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Home / Articles / Adventure / Adventure /  Doing the Dog
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Give Through iGivefirst
Thursday, May 6,2010

Doing the Dog

By Tom Winter

Try this descent while getting high on a fourteener

You can see it from the trail. A white cleft that drops directly off of Torreys Peak.

It draws the eye in a sinuous line, plunging off the summit, a throat-wrenching vertical elevator that spills into a large snow-filled basin. It’s steep, and it’s scary, and you can’t help but want to ride it, even though it looks as if a fall would send you tumbling to your death.

The Dead Dog Coulior is a Colorado classic. And, although it is steep, the descent is well within the reach of solid skiers and snowboarders. Advanced intermediates should be able to swallow this one, while for those who have spent a bit more time on the hill — the experts — the line is the stuff that dreams are made of.

The best part of doing the Dog is the access. Bakerville sits on the east side of I-70’s Eisenhower Tunnel. The mining hamlet has dwindled to a few scrappy residents who hold on during the harsh winters. You can’t tell that this place used to be crowded, but the old mining tailings hint at boom-time days.

Bakerville provides the jumping off point for accessing two of Colorado’s fourteeners — Grays and Torreys. Because of this, the rugged dirt road that climbs out of Bakerville is well traveled, although a high-clearance vehicle will serve you well.

The popularity of bagging Colorado’s 14,000-foot peaks, coupled with the ease of access and proximity to the Front Range, means that you probably won’t be the only group in the parking lot. But that’s OK, as the Forest Service has put a virtual highway to the summit of Gray’s to accommodate the latter day rush of peak baggers. The going is fast and smooth, attributes that will be appreciated by anyone with a pair of skis or snowboard on their back. The trail also offers the perfect vantage point from which to scope your descent.

Take your time and memorize the entrance to the chute.

It’s the only technical, exposed section of the run. Halfway up the northeast face of Gray’s, it’s possible to follow several scree-lined trails that access the saddle between that summit and Torreys, your destination. From there the most difficult part of the climb — a steep hump up the flank of 14,267-ft. Torreys awaits.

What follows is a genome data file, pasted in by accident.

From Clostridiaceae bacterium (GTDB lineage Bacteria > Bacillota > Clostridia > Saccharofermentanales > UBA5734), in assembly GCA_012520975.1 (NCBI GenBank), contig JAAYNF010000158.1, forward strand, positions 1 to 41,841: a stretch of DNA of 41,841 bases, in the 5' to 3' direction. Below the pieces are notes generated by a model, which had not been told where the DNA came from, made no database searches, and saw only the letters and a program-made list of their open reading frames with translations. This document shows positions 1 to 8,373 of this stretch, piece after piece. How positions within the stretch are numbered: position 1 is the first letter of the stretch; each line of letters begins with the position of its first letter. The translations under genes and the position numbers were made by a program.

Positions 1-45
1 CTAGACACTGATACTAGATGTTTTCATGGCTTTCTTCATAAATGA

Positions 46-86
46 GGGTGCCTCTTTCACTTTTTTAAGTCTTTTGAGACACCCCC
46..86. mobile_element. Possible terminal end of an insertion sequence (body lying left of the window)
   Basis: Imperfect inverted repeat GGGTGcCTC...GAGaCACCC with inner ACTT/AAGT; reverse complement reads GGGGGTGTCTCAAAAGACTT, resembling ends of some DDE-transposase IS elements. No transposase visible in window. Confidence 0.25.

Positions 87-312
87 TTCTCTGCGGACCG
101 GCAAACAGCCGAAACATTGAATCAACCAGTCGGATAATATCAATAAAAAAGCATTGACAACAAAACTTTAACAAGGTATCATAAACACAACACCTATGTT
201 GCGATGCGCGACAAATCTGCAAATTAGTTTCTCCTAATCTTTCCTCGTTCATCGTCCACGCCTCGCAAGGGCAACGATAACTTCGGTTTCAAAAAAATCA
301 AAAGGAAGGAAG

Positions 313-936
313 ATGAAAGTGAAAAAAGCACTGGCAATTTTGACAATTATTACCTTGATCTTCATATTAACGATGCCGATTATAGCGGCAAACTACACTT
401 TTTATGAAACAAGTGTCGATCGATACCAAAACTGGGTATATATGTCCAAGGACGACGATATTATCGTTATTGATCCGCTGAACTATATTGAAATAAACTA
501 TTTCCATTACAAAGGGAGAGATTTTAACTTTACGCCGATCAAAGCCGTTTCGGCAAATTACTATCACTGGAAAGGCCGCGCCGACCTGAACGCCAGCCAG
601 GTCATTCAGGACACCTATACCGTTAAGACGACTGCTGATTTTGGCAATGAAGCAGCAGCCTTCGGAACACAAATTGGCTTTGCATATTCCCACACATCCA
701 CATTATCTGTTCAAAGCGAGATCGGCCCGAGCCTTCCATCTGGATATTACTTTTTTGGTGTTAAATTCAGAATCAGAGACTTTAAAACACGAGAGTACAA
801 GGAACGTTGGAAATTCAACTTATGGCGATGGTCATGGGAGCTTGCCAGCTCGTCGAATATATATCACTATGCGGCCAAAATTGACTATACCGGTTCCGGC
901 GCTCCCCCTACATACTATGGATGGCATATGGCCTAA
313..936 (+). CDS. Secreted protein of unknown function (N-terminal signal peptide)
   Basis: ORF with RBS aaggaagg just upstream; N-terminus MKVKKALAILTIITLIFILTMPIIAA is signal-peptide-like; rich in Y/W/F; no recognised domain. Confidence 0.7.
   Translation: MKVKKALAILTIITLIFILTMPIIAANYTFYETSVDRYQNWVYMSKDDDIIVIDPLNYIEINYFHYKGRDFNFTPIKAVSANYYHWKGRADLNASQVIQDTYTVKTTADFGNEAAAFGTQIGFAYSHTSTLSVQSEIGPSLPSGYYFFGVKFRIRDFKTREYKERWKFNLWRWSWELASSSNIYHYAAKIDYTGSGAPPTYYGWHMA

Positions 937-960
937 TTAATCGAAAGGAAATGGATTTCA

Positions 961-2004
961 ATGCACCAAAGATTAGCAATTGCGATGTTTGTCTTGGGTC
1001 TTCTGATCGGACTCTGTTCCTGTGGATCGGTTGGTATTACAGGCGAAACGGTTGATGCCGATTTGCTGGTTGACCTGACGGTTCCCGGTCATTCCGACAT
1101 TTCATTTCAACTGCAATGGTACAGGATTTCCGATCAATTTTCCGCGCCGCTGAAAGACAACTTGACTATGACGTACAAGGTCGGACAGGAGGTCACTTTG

The summit of Torreys is one of the best in Colorado. It’s a true high point, not just a high spot on a ridge, and it’s smack dab on the Continental Divide. Views stretch deep into the 10-Mile Range and east, all the way to Kansas. But while the views are spectacular, the skiing and boarding is even better: Dead Dog Coulior usually holds snow well into July.

“This is one of the best lines for those who want to notch up a fourteener and do a classic ski descent,” says Will Spilo.

He should know. Spilo spends his springs heli-guiding in Alaska and his summers working a similar gig in Chile.

With first descents in both South America and Alaska to his name, Spilo says that Colorado’s Dead Dog remains one of his favorite lines.

“The access is easy, the hike can be done in four hours, and you can be back at your car drinking beer by noon on a good day,” says Spilo. “It’s the perfect spring line.”

Still, Spilo cautions that while the proximity of Torreys to Interstate 70 makes the Dead Dog an easy line to bag, those who head up the mountain should be prepared. Start early to avoid afternoon avalanche danger, when wet slides caused by a warming snowpack are risky on steeper terrain. Take extra clothing and sunscreen. And don’t be afraid to back off the line if you think it’s out of your league.

“The basin between Grays and Torreys is a great second option if you don’t feel up to doing the Dead Dog” says Spilo. “And it provides an easy escape route if you reach the saddle and see that a storm is rolling in. You definitely don’t want to be dodging lighting bolts on top of Torreys.”

If you’ve never climbed a fourteener, or skied down one, Dead Dog offers neophytes the chance to see what big mountain lines are all about. But, as Spilo would warn you, start early, take your time, be careful and be back at the car — and the beer — by the noonday sun.

Respond: letters@boulderweekly.com

Details, details

Bakerville is at exit 221 on Interstate 70. Follow the signs to the trailhead for both Torreys and Grays (Torreys is easily visible from the interstate), approximately 4 miles from the Bakerville exit. Bring water, food, water, sunscreen and stash some more water — and beer — at the car. A water purifier can help to replenish supplies while on the trail. Expect the round trip to take four to five hours depending upon fitness and ability levels. Maps and other details can be found at www.14ers.com

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